Todd Camenisch, PhD, and his lab investigate the integration between extracellular matrix and growth factor receptor signaling during heart morphogenesis. The emphasis is on heart septae and valve formation.
The heart is the first organ to form during embryonic development. The formation of the heart is a very complex and highly regulated process. Failure of the heart to properly form stops further development or results in congenital heart defects. Congenital heart defects are the most prevalent type of birth defects observed in infants. Congenital heart defects occur at a rate of 1-2% of all births with heart valve defects being the second most common type of heart defect. These types of heart defects are a major contributor to infant mortality. Infants with such defects require surgery within the first year of life often followed by subsequent interventions. Continued studies are revealing novel molecules involved in heart development and are also allowing us to gain a more comprehensive understanding of cardiovascular development. Medicine and basic research have reached a point whereby understanding the normal development of the functioning heart and the consequences of pathologic conditions will lead to novel remedies for congenital heart defects as well as valvular disease in adults.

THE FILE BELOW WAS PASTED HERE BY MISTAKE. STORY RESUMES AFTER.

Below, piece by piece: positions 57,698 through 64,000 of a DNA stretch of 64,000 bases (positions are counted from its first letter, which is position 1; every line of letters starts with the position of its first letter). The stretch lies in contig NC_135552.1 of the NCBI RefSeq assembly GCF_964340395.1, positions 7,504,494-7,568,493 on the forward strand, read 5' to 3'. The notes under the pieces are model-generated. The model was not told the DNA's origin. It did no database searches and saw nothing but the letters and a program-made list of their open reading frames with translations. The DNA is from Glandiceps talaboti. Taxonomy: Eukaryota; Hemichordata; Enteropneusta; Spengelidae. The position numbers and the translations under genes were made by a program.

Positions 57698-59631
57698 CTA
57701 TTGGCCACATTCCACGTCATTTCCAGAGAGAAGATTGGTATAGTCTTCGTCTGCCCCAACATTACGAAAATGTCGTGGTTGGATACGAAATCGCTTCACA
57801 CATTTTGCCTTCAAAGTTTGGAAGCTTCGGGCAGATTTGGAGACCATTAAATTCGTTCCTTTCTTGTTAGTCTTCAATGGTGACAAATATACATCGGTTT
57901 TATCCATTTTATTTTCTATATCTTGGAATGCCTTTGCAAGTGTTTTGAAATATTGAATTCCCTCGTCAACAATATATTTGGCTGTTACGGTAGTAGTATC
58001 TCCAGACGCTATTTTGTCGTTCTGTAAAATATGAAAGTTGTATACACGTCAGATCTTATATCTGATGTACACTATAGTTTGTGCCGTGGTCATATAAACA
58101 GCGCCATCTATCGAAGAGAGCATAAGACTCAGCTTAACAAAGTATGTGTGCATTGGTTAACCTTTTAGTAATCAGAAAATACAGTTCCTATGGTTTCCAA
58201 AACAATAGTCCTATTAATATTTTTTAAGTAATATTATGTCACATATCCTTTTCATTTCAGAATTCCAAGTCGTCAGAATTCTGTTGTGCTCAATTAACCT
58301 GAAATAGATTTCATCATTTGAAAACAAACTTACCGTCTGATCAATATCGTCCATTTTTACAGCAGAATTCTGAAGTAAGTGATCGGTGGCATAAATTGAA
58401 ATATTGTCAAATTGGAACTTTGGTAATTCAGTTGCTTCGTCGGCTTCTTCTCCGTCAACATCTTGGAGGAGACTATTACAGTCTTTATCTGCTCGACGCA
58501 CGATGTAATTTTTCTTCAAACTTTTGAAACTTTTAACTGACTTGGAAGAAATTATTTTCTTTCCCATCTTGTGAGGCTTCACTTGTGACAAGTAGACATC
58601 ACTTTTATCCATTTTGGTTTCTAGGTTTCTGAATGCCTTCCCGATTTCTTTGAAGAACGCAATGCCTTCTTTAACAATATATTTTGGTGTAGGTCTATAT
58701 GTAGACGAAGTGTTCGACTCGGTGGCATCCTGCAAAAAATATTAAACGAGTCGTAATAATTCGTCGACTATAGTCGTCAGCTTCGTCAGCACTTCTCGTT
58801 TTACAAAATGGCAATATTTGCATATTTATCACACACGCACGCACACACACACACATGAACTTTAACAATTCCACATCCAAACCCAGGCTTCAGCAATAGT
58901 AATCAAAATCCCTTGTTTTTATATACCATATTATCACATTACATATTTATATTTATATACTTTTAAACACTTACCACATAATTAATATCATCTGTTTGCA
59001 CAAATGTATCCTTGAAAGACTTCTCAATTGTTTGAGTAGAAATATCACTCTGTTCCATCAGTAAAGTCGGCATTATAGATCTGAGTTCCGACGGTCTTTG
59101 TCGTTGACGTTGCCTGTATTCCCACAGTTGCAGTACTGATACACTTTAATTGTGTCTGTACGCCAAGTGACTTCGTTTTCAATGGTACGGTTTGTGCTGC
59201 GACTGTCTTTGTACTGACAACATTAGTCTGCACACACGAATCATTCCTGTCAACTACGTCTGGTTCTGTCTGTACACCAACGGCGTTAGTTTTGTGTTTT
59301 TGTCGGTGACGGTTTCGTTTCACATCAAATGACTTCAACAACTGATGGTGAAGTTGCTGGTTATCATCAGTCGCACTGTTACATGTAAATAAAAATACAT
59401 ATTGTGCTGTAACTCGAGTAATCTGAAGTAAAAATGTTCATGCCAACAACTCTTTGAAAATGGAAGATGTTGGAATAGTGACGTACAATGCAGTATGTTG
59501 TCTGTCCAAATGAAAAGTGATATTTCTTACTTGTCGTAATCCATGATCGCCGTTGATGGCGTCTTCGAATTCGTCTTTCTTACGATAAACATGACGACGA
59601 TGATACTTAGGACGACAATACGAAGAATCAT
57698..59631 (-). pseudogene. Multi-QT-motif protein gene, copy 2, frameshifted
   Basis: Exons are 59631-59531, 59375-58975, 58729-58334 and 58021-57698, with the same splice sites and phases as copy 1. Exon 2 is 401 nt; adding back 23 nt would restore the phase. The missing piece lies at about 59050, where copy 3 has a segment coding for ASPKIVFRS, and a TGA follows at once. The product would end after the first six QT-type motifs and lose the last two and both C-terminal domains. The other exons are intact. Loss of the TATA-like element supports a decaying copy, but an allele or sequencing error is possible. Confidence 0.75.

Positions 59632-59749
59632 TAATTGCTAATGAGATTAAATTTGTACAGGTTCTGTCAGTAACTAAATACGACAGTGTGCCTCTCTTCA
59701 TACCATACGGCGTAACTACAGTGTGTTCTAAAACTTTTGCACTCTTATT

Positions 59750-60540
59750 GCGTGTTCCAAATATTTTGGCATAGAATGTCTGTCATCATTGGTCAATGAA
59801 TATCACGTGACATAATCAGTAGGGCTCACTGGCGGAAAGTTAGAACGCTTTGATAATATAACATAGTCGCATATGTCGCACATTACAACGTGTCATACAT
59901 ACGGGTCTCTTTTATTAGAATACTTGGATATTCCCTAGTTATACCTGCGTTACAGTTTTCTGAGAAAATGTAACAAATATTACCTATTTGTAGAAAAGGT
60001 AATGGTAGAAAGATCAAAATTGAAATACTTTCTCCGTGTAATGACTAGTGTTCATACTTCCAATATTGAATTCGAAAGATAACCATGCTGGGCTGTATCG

Dr. Camenisch and his lab have established that hyaluronan, a matrix sugar, is able to modulate receptor tyrosine kinase activity during early heart valve morphogenesis. Research leads them to believe the EGFR family of receptors and cognate ligands play integral functions during heart development. This growth factor signaling activity is most likely context specific in regards to matrix components, proteases and growth factor presence. Thus, experimental approaches are designed to decipher this complex developmental process.